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Jeanette Waxmonsky

CU Cancer Center Welcomes New Assistant Director for Community-Engaged Research

Jeanette Waxmonsky PhD, will develop strategies for CU Cancer Center investigators to enhance accrual of diverse populations in their research. 

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Written by Greg Glasgow on June 7, 2024

Jeanette Waxmonsky, PhD, associate clinical professor in the Colorado School of Public Health and associate clinical professor of family medicine in the University of Colorado School of Medicine, has been named assistant director for community-engaged research for the Office of Community Outreach and Engagement at the CU Cancer Center

In her new role, Waxmonsky will help to lead the CU Cancer Center’s programmatic efforts to perform research relevant to the center’s catchment area, the state of Colorado, and to develop strategies for CU Cancer Center investigators to enhance accrual of diverse populations in their research. 

“I enjoy working with diverse communities and bringing them into the research fold,” says Waxmonsky, who has worked in both academic medicine and private industry over her career. “Research needs to be demystified for communities. Patients need to be informed advocates and active participants in their own health care. They need education and a forum to have a voice in the research process. They need to know how to be part of cutting-edge research that will help inform either their own care or the care of people in their community.”

Rural track

Among Waxmonsky’s responsibilities as assistant director for community-engaged research is working with Colorado’s rural populations to get them more involved in clinical trials and other research. Her previous roles, including director of community behavioral health integration for the nonprofit health plan Colorado Access, have prepared her well for the challenge, she says. 

“I’ve worked with urban, suburban, rural, and frontier areas of the state over the course of my career,” she says. “I’ve done what some people call ‘windshield time,’ where you drive out to Alamosa or Sterling or Grand Junction to meet with various providers and patients. A lot of my research has involved working with patients —that is, getting their perspectives on study design, implementation, outcomes, and dissemination of research findings. Successful community-engaged research needs to make sense for the community and needs to focus on what outcomes are important to them.”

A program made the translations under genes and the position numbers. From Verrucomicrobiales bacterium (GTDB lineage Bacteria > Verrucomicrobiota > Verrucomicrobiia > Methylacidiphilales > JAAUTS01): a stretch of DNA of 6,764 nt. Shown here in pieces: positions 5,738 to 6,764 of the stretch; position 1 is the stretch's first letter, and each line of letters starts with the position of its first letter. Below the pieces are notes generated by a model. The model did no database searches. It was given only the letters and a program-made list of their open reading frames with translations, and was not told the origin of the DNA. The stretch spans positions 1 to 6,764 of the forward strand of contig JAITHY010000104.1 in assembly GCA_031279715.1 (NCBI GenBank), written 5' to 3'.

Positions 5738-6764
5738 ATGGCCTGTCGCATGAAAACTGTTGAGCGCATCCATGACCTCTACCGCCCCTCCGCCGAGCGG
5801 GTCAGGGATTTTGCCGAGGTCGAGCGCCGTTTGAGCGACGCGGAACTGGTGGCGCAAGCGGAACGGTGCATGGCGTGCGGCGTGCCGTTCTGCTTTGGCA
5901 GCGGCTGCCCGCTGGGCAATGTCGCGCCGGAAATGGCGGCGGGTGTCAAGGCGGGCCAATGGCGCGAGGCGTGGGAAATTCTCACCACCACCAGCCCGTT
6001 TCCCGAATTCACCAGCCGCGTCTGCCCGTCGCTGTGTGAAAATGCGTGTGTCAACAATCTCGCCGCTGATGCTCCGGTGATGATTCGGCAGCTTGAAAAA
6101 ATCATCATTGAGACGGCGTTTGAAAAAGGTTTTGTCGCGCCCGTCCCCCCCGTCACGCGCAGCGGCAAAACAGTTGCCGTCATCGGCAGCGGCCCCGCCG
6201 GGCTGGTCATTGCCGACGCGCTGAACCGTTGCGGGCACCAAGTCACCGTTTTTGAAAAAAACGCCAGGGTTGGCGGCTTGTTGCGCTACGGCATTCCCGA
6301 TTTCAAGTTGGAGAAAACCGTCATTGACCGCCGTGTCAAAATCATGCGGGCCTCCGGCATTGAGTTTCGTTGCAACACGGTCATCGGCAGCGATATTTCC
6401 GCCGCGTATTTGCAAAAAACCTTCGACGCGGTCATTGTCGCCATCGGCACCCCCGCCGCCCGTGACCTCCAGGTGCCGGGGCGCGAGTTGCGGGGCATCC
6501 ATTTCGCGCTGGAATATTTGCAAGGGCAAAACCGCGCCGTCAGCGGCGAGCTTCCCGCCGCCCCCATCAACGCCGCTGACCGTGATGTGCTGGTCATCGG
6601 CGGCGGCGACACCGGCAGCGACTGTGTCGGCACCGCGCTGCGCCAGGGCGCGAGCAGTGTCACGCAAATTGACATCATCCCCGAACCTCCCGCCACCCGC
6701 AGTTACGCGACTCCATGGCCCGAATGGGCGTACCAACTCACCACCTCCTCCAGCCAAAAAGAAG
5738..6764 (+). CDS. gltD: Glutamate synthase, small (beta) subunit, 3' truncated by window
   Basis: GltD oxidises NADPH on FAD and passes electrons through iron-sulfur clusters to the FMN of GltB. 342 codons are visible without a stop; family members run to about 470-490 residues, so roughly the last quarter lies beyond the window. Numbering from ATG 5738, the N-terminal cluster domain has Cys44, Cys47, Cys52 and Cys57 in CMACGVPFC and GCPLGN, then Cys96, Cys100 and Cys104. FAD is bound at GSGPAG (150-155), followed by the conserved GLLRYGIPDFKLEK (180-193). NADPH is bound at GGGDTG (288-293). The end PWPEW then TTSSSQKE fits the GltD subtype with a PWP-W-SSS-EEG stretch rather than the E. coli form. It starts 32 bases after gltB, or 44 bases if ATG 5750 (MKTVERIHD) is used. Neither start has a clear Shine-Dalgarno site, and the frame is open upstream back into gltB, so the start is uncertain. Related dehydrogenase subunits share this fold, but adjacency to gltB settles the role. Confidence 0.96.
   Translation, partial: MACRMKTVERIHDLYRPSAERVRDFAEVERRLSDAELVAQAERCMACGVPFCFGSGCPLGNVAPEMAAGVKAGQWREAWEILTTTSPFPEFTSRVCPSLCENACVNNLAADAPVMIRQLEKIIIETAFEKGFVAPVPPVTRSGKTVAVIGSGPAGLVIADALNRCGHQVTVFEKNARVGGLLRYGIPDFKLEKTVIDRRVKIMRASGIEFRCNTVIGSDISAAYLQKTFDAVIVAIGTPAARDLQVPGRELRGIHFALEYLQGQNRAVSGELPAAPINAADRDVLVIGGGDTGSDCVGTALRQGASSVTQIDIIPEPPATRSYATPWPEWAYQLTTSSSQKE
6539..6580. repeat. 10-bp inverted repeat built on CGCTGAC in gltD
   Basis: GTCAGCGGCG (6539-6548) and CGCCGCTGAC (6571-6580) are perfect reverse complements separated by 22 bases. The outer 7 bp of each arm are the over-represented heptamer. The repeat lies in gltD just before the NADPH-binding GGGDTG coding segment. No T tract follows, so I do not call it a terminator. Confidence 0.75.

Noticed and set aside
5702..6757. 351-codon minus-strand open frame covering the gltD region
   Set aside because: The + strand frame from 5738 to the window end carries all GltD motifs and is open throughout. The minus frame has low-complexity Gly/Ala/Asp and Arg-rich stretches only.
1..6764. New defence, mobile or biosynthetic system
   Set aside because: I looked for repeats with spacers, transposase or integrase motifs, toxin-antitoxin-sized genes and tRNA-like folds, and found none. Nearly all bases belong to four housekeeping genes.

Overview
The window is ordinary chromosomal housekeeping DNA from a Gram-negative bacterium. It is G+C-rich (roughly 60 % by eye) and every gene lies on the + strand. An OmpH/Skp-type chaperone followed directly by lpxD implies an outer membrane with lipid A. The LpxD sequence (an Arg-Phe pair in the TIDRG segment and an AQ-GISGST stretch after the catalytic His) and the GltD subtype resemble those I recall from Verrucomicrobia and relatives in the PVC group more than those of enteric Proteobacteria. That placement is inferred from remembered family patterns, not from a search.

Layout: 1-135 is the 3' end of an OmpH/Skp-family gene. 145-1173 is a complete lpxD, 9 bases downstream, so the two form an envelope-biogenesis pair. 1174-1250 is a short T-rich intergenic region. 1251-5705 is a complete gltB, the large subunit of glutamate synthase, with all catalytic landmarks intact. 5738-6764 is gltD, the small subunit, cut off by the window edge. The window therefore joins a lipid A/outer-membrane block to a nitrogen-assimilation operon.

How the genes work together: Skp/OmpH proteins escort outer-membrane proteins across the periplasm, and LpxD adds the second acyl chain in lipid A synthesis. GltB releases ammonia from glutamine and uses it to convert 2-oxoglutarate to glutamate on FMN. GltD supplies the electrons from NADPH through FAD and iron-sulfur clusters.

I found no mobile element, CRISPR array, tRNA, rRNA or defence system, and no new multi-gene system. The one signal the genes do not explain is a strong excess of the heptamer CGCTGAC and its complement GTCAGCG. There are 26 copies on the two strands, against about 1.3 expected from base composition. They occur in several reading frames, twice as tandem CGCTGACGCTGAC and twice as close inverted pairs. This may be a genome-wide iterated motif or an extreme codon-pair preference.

Why diversity matters in clinical trials

While much of her previous work has been focused on implementing evidence-based practices in communities and engaging communities at primary care clinics, community mental health centers, health plans, and hospital systems, Waxmonsky sees her new role as bidirectional, connecting CU Cancer Center researchers to communities while connecting communities to research.

“Part of it is getting the good work out there — letting people know what the cancer center does and not being perceived as the ivory tower, but as a place where patients feel welcomed and can be part of the research process and feel empowered,” she says.

Beyond rural populations, Waxmonsky will look at other demographics as well when determining how best to grow the CU Cancer Center’s research reach and make it relevant to all people, not just those who have easy access to top-tier medical facilities and groundbreaking clinical trials.

“If you look at the numbers of African Americans or Latino populations enrolled in specific studies, you can’t extrapolate from the research findings whether these results apply to particular races, ethnicities, or even gender groups,” she says. “Diversity also includes the LGBTQ+ population and rural populations. We know that people in more rural communities have less access to care and are diagnosed at later cancer stages. I’ll be touching all these areas as I’m creating connections between the community and the cancer center.”

Personal connection 

Waxmonsky has a personal story with cancer that makes working at the CU Cancer Center extra impactful for her. She lost her husband to cancer. She feels very fortunate that they were able to advocate for themselves during his care journey and wants to make sure that all Coloradans have that same opportunity. 

As assistant director for community-engaged research, Waxmonsky will collaborate with leaders of the CU Cancer Center’s four research programs — Cancer Prevention and Control, Developmental Therapeutics, Molecular and Cellular Oncology, and Tumor Host Interactions — as well as cancer center leadership, members, project teams, and community organizations to catalyze basic, clinical, translational, and population science research. 

“It’s incredibly exciting, because there’s everything from basic science to cancer prevention and control to the development of therapeutic agents and clinical trials,” she says. “I get to see the whole range of research at the cancer center. Disseminating basic science findings to communities will be a challenge, but I am looking forward to that. I want to be creative in getting the message out there, leveraging CU communications, social media, and other tools to reach the populations we want to engage with, using kind of the modes of communication they typically use.”